Microsoft is testing ‘Taskbar Overflow’ feature for power users
Windows 11 began rolling out to devices late last year, shaking up the formula that made Windows 10 so enduring. Among the multitude of changes, good and bad, is the taskbar. The new design is controversial to say the least, but Microsoft is testing a feature that could make the taskbar a power user’s best friend. The new taskbar overflow popup will let you access all your running programs, even if you’re running out of space at the bottom of the screen.
Windows 11’s taskbar is centered by default, a change from previous versions that pushed icons to the left. You can change this if you want, but aside from the position, Windows 11’s taskbar currently works very similarly to Windows 10. If you have too many apps open, the taskbar will jump to the one you have used most recently. This is more likely to happen on a smaller device like a travel-friendly laptop. This can also happen on any device if you’re the type to pin lots of apps to the taskbar rather than creating desktop shortcuts.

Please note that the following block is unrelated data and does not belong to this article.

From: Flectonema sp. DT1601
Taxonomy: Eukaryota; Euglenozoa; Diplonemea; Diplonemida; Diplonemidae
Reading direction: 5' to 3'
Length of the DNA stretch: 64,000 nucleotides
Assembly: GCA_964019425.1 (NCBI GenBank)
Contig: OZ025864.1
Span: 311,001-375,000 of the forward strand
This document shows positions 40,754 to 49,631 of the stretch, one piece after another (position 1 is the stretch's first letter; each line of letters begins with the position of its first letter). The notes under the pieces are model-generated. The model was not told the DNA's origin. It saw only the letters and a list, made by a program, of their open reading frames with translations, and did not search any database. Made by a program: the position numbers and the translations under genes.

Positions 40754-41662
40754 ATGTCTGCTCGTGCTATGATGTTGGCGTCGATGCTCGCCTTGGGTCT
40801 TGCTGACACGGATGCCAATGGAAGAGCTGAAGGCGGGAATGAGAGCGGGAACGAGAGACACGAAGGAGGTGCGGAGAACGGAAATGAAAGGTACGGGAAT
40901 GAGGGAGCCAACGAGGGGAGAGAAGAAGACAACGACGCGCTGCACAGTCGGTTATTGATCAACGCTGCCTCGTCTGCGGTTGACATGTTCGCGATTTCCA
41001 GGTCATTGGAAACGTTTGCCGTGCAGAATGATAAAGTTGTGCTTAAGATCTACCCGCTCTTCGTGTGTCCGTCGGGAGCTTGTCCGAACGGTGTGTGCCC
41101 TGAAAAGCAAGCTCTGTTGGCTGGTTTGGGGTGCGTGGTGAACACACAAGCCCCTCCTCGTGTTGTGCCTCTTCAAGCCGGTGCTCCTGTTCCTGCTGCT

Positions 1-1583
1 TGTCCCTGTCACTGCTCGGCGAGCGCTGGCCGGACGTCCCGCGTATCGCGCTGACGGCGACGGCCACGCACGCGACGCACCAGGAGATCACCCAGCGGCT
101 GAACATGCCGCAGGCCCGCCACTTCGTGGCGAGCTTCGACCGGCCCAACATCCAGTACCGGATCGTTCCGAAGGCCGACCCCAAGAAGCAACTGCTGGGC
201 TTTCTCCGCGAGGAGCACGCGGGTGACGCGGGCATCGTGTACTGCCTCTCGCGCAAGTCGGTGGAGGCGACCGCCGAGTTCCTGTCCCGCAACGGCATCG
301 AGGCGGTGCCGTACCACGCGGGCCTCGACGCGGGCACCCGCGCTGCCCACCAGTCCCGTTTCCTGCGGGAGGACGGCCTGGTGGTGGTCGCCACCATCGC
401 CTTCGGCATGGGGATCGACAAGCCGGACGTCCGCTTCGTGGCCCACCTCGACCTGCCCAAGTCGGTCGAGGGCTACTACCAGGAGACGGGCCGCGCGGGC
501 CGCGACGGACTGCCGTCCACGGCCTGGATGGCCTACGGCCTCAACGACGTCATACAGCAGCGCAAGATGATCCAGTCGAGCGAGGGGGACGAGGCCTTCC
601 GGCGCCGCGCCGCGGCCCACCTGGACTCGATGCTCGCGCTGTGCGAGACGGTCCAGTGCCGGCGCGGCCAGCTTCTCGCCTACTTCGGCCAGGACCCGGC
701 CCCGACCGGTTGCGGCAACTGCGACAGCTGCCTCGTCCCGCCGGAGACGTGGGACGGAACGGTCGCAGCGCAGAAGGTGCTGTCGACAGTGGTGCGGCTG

According to Microsoft, he is testing a fix for this issue in the latest Insider preview (build 25163). When you have more apps running than you can fit on the taskbar, a three-dot overflow icon appears. Click on it and you get a popup window with the rest of your apps (see below). This popup behaves much like a floating taskbar with features like pinned apps, jump lists, and an expanded user interface. The overflow list closes each time you click outside the box.
This feature is still only available in an Insiders build, which means it could be a while before it arrives in an official update. It can also change significantly before this happens. Microsoft is currently testing a number of changes to the taskbar. Just a few days ago he revealed build 25158which is testing a few new layouts with a built-in search bar similar to Windows 10.
If you want to take a peek at the latest feature in Windows 11, you’ll need to join the Insider Program and then opt into the Dev Channel. You can do this directly in Windows under Settings > Windows Update > Windows Insider Program.
It almost goes without saying, but these versions of Windows are not for the faint-hearted. Things will be buggy and you might get used to features that ultimately don’t survive testing. The taskbar overflow option, assuming it persists, may not get an official update until next year. Microsoft is already testing versions of the 22H2 update slated for release later this year.